The major amendment will permit products that bear a calcium and osteoporosis claim to also make reference to vitamin D content and its ability to benefit bone health.
Calcium and vitamin D dietary supplements are often sold in combination and studies have demonstrated both nutrients have bone health benefits.
The publishing of the final rule follows amendments made at the beginning of 2007, when vitamin D was first added to an amended claim and a two-month consultation period was opened.
In that time 27 mostly supportive comments were received from trade associations, health-related organizations, academia and consumers.
Other amendments in the published final rule include:
- Remove requirement to list sex, race and age as specific risk factors for the development of osteoporosis;
- Remove requirement that label must state osteoporosis affects different sectors of the US population differently;
- Remove requirement that claim must identify populations at particular risk of developing osteoporosis;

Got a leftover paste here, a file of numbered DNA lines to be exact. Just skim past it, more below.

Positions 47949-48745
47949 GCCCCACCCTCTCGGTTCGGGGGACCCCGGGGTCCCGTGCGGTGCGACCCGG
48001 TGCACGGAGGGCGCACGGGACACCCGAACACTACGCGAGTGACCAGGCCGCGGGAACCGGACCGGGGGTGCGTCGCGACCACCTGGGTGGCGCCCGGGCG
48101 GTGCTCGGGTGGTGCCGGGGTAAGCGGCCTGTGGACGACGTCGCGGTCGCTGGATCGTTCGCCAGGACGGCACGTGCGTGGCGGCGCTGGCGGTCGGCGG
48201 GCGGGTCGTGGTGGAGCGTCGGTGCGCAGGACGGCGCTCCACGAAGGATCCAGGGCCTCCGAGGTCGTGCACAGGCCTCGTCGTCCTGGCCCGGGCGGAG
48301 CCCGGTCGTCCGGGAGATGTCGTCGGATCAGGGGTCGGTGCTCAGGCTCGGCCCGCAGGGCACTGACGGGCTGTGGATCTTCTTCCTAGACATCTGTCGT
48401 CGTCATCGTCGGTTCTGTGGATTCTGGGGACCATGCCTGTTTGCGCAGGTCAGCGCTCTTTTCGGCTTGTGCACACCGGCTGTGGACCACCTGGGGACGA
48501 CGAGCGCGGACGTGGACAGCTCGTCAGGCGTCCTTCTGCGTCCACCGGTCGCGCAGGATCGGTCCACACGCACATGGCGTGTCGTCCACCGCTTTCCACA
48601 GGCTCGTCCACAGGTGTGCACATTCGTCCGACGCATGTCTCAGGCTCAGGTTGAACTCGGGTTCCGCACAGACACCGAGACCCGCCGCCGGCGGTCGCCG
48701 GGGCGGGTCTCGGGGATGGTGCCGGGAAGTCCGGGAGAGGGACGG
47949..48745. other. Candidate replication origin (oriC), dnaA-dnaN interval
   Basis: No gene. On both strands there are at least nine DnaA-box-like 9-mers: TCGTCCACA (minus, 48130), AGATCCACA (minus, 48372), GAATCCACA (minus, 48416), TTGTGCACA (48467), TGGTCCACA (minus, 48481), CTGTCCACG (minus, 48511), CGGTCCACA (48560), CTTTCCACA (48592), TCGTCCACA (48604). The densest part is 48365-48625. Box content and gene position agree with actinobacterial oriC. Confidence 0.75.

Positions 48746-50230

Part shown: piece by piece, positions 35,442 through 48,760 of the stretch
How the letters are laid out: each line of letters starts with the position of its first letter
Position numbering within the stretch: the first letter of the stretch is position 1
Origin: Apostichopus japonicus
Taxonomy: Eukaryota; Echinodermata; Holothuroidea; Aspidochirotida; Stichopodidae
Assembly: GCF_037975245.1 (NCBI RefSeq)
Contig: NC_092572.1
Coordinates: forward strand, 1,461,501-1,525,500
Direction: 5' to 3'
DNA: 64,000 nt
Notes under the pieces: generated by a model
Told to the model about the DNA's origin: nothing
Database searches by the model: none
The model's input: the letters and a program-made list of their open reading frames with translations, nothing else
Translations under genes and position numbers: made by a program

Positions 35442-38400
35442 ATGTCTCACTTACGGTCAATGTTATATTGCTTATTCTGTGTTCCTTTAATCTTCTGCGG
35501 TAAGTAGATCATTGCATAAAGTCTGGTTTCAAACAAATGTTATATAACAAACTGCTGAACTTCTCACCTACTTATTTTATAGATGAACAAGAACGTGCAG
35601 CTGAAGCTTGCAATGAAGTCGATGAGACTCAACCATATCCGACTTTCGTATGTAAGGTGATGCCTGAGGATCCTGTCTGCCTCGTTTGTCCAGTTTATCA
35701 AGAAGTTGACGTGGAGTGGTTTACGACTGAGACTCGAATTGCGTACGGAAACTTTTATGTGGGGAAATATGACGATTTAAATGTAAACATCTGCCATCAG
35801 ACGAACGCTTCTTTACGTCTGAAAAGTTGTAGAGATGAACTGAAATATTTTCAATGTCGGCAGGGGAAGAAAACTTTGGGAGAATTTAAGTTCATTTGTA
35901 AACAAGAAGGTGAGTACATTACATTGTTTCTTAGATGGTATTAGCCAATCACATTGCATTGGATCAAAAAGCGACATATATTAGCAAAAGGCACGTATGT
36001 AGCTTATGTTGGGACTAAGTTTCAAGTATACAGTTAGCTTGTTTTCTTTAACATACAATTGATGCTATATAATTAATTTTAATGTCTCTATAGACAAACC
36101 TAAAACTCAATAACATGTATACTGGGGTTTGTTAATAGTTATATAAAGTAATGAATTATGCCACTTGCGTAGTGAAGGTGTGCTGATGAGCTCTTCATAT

- Remove requirement that claim identifies the mechanism by which calcium reduces the risk of osteoporosis;
- Remove requirement that claim state total dietary intake greater than 200 percent of the recommended daily intake (2000mg) of calcium has no further benefit to bone health when the food contains 400mg or more of calcium per reference amount customarily consumed or per total daily recommended supplement intake;
- Make reference to physical exercise optional rather than compulsory.
Osteoporosis affects more than 10 million US citizens and causes approximately 1.5m fractures annually. Every year, these lead to more than 2.6m physician office visits, over 800,000 emergency room visits, and more than 500,000 hospitalizations, and the placement of nearly 180,000 people into nursing homes.
The public health cost of osteoporotic fractures was measured at $12-18bn dollars in 2002.
The final rule is, in part, in response to a health claim petition submitted by The Beverage Institute for Health and Wellness.
FDA estimated the cost to re-label a product according to the revised health claim language between $6,100 to $16,600 per product.
The proposal is likely to be welcomed by the vitamin industry – at both supply and finished product levels – since it communicates the importance of vitamin D.